Every year, between 307 and 925 million larger pieces of trash enter the oceans from European rivers. About 80 percent of the garbage particles more than 2.5 centimeters in size that wash into the oceans worldwide are made of plastic, which in turn comes mainly from takeaway food and drink packaging.That's according to two studies by research teams led by Carmen Morales-Caselles and Daniel González-Fernández of the University of Cadiz and the European University of the Seas in Puerto Real, Spain. Production and use of plastic urgently need to be regulated at the global level, the scientists write in the journal Nature Sustainability.
According to the researchers, mass consumption and the rapid disposal of man-made products pose an acute global disposal problem. "Metal, textile, glass, paper, ceramic, rubber and especially plastic items are accumulating on coasts, in waters and seabeds worldwide," Morales-Caselles' research team writes. In one study, they had standardized existing inventories of waste in different areas of the oceans and classified the trash.Taken together, takeaway food and beverage packaging dominated litter in the oceans. On coasts, plastic bags were the most common, while in the open ocean, nearly two-thirds of macro litter was associated with fishing activities, such as ropes, nets, buoys and other fishing gear. The lowest proportion of plastic was found in riverbed litter, where there was also a lot of wood, metal, rubber and textiles. The waste in the river water consisted almost exclusively of floatable plastic.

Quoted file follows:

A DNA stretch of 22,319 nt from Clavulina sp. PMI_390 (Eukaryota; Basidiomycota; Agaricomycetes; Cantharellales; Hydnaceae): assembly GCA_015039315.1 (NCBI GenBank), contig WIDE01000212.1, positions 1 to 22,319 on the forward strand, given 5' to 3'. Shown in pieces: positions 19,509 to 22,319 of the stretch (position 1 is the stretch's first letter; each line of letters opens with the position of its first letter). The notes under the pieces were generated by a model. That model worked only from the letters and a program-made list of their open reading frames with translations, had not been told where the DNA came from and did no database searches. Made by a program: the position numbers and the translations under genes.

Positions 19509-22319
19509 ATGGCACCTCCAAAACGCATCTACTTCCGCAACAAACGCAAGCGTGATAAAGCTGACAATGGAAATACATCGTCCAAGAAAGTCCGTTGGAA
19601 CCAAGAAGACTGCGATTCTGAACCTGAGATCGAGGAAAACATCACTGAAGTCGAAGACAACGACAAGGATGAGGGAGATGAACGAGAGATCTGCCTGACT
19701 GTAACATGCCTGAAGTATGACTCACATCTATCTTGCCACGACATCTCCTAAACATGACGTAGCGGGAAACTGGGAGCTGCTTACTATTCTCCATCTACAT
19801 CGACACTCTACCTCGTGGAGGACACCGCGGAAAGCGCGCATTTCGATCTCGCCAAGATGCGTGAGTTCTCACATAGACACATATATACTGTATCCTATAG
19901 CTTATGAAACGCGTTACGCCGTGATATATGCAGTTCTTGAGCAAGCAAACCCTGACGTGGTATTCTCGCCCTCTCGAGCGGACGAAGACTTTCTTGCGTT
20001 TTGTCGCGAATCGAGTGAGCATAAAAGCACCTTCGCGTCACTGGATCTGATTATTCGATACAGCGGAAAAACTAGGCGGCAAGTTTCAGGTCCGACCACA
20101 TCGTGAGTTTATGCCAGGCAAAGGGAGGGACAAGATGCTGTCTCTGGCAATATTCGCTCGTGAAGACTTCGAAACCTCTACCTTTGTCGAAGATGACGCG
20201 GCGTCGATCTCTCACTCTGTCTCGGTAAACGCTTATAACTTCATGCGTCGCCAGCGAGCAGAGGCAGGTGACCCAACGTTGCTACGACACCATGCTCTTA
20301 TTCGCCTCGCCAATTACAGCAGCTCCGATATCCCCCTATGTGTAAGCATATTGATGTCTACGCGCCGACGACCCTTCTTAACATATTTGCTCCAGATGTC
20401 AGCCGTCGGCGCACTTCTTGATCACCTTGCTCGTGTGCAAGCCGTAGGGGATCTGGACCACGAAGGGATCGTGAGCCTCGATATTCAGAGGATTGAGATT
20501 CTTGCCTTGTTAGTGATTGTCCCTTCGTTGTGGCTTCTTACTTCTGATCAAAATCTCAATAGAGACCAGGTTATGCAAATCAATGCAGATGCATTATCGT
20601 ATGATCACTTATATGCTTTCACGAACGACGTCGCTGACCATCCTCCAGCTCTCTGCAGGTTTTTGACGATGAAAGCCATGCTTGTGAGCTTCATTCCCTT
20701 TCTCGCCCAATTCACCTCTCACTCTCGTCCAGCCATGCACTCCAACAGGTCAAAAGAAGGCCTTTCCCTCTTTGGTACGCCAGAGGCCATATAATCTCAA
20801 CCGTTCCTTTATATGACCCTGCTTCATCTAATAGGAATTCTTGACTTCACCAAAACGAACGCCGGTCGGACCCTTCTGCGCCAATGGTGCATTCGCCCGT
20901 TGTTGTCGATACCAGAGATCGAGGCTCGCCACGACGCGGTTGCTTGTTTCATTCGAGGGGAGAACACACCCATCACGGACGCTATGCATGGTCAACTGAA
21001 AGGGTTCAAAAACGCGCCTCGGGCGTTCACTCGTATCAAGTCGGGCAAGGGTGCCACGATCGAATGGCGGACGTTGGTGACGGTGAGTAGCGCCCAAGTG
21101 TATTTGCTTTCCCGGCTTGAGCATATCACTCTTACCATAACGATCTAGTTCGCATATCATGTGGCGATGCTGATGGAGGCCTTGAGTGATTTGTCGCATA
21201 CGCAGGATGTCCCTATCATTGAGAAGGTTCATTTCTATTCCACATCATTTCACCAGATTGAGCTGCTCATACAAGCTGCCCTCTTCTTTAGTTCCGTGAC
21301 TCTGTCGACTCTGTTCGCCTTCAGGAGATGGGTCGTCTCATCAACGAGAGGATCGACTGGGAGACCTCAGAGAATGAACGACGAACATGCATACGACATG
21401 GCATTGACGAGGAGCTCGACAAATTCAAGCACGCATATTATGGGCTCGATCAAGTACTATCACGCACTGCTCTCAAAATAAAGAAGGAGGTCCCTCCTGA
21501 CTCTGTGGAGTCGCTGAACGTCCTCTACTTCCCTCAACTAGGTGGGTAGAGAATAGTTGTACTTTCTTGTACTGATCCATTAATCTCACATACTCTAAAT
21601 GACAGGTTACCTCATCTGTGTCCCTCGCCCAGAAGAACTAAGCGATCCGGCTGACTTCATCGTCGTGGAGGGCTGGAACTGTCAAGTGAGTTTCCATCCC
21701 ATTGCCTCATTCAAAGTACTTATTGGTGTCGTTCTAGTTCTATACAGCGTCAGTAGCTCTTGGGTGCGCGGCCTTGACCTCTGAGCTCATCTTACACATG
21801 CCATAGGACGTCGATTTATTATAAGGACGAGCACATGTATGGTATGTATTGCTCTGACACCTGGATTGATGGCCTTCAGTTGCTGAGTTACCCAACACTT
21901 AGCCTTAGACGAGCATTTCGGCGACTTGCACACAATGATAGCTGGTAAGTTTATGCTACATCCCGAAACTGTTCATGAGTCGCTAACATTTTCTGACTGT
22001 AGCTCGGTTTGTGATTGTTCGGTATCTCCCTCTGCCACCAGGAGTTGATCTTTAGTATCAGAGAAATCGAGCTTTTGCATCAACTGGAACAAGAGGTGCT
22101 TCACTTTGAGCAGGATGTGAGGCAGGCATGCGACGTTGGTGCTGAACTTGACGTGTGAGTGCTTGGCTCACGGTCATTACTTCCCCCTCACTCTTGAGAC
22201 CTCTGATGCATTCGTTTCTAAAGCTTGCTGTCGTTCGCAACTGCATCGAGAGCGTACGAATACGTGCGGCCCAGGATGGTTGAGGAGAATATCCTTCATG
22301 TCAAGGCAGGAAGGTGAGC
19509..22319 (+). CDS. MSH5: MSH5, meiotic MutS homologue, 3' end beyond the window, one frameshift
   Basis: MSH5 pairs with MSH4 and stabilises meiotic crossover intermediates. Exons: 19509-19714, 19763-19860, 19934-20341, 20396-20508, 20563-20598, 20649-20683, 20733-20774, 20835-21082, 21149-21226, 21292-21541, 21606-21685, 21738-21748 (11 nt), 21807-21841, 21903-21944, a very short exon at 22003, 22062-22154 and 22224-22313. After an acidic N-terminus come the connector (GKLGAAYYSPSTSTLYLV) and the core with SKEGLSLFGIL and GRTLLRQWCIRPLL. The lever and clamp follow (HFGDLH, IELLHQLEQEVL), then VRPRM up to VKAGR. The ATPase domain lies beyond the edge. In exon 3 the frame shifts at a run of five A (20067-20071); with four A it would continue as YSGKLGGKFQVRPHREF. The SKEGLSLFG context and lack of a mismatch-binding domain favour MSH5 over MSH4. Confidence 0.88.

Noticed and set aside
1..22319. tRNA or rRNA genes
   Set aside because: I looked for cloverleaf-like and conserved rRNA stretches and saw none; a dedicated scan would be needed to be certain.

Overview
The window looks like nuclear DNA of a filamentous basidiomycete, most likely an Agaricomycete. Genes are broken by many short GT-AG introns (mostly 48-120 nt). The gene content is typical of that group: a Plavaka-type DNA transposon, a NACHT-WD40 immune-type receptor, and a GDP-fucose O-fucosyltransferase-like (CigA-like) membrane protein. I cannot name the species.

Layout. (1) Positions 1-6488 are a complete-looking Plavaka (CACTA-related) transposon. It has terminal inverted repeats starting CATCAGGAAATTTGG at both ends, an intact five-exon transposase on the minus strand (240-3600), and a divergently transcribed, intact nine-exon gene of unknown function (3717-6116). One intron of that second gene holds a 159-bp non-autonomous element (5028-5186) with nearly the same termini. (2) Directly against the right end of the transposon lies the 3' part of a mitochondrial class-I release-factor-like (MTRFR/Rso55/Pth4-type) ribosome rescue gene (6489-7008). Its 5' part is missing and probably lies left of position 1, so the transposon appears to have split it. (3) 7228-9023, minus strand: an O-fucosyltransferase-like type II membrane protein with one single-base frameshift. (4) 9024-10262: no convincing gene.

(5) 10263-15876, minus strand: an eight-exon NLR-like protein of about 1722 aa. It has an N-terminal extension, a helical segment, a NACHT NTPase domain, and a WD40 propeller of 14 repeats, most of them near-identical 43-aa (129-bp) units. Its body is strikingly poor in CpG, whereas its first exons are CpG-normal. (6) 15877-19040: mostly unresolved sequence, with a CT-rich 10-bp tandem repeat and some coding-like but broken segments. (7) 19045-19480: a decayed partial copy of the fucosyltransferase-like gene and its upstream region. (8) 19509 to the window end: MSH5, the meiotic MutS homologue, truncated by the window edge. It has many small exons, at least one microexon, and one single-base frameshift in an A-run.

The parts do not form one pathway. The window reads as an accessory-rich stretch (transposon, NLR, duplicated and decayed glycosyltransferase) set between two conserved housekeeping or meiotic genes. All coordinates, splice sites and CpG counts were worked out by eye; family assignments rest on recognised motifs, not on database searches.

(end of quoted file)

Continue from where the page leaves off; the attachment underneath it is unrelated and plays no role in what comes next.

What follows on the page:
From the distribution of floating trash in the sea, the researchers conclude that a large part of the trash brought in from the land is initially held in the coastal regions. It is possible that the trash is repeatedly washed up and deposited. This delays the uptake of plastic into the open ocean accumulation zones, the scientists write. In their view, microplastics largely originate along coasts: "The decomposition of plastic particles exposed to high temperatures and the mechanical forces of wave breaking accelerate the cracking and fragmentation of coastal plastic debris."
Daniel González-Fernández's team showed in the second study that marine litter is not just a problem of nations with underdeveloped waste management. They undertook 710 macro-litter sighting surveys in various European rivers and near-sea basins, including three areas on the German North Sea coast. Based on these and older data, the researchers used computer models to determine how much trash enters the sea via rivers and nearshore streams and basins.
One important finding was that the input from small bodies of water (with a catchment area of less than 100 square kilometers) has so far been underestimated. In fact, the catchment areas of these rivers and basins, with an average of 217 inhabitants per square kilometer, are much more densely populated than the large rivers with 87 inhabitants per square kilometer. In addition, dams and weirs in the larger rivers hold back waste, the scientists suspect.By country of origin, Turkey (16.8 percent), Italy (11.3 percent), the United Kingdom (8.4 percent) Spain (8.21 percent) and Greece (6.7 percent) are the largest generators of marine litter. Germany, with much less coastline than these countries, is in the middle of the pack of countries surveyed, at less than two percent. In the top places, he said, are many richer countries with good waste management systems.
Image by Sergei Tokmakov